Frequently Asked Questions
Have questions? You aren’t alone. Our previous clients may have asked the same ones.
About Nanthaveth & Associates
The price of our services varies between cases. At your consultation, the attorney will provide you with an engagement letter that outlines and explains the total cost.
The attorneys at Nanthaveth and Associates have over 30 years of combined experience.
11211 Taylor Draper Lane Suite 107
Austin, TX 78759
Yes, we offer a 30 minute free consultation or an unlimited timed consultation for $60.00 with one of our associates. You can also choose to speak to our owner and founder, Vi Nanthaveth, for $100.00 with no time limit.
Yes, we offer a three or six month payment plan to help ease the cost for our clients. We require a 50% down payment for the attorney and administrative fees. All filing fees must be paid at the time of filing your case.
Yes, we offer phone consultations; however, we prefer meeting with our clients in person. We also offer video consultations as well.
Immigration Frequently Asked Questions
A green card is a card issued by U.S. Citizenship and Immigration Services, or USCIS, that proves a person is a lawful permanent resident of the United States. A green card authorizes the person named on it to live and work anywhere in the U.S. Only people who are eligible for admission into the United States and have followed the appropriate channels can apply for lawful permanent residency.
USCIS is short for U.S. Citizenship and Immigration Services, which is part of the U.S. Department of Homeland Security. It’s the government agency that oversees immigration into the United States. It approves and denies green cards, work permits, travel permits and naturalization, as well as some other types of immigration benefits.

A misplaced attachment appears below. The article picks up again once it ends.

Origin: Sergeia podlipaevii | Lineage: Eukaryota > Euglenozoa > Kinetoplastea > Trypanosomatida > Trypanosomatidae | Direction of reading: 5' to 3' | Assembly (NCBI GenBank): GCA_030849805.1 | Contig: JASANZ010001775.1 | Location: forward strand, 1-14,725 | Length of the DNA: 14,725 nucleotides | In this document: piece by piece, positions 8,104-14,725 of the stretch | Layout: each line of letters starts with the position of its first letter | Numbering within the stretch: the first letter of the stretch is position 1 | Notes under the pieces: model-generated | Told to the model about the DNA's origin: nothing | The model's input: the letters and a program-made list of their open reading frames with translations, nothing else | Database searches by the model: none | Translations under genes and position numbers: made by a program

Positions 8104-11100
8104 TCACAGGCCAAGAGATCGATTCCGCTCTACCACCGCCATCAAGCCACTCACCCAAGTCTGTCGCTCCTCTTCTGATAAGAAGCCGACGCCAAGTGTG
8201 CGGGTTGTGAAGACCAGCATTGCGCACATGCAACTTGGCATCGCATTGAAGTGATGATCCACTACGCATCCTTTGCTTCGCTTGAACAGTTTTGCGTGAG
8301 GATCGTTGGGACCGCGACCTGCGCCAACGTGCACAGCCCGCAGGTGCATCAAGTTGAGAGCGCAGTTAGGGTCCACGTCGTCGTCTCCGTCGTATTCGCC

Most green card applications are approved, but as many as 18 percent of them have been denied in recent years. If you receive an unfavorable immigration decision, such as the denial of a green card, you may be able to appeal your case or file a motion to have it reopened or reconsidered.
A lawful permanent resident is a person who legally resides in the United States without citizenship. LPRs are foreign nationals who are authorized to work or live anywhere in the U.S. or its territories, and who can sponsor some relatives to bring them to the United States. Lawful permanent residents can eventually apply for U.S. citizenship if they wish, but they do not have to do so.
A visa is an authorization from the United States government that allows a person to enter the U.S. legally. Visas are only valid for a specific amount of time, and every visa’s expiration timeframe is different. You can get an immigrant visa, which means you intend to immigrate to the U.S., or a nonimmigrant visa that indicates you’re only staying temporarily.
The Visa Bulletin is a document issued by the U.S. Department of State each month. It shows which green card applications can begin to move forward based on when they were originally filed. Only a certain number of green card applications can be issued in certain categories every year, which makes the Visa Bulletin necessary.
Biometrics are measurements of your identifying features. During a biometric screening for immigration purposes, a government official captures your fingerprints, takes your photo and gets a copy of your signature.
Many people must attend an immigration interview to obtain a visa or green card. If you do have to attend an interview, your attorney will let you know. You should receive a notice in the mail that advises you on where to go and when to show up for your interview.
In order to become a naturalized citizen of the United States, you must take and pass the citizenship test. The official administering the test will ask you 20 of 128 possible civics-related questions, and you must answer at least 12 of them correctly. You will also be evaluated on your ability to speak, read and write in English. If you don’t pass the test, you can be retested on the portion of the test you failed (English or civics) between 60 and 90 days from your initial interview.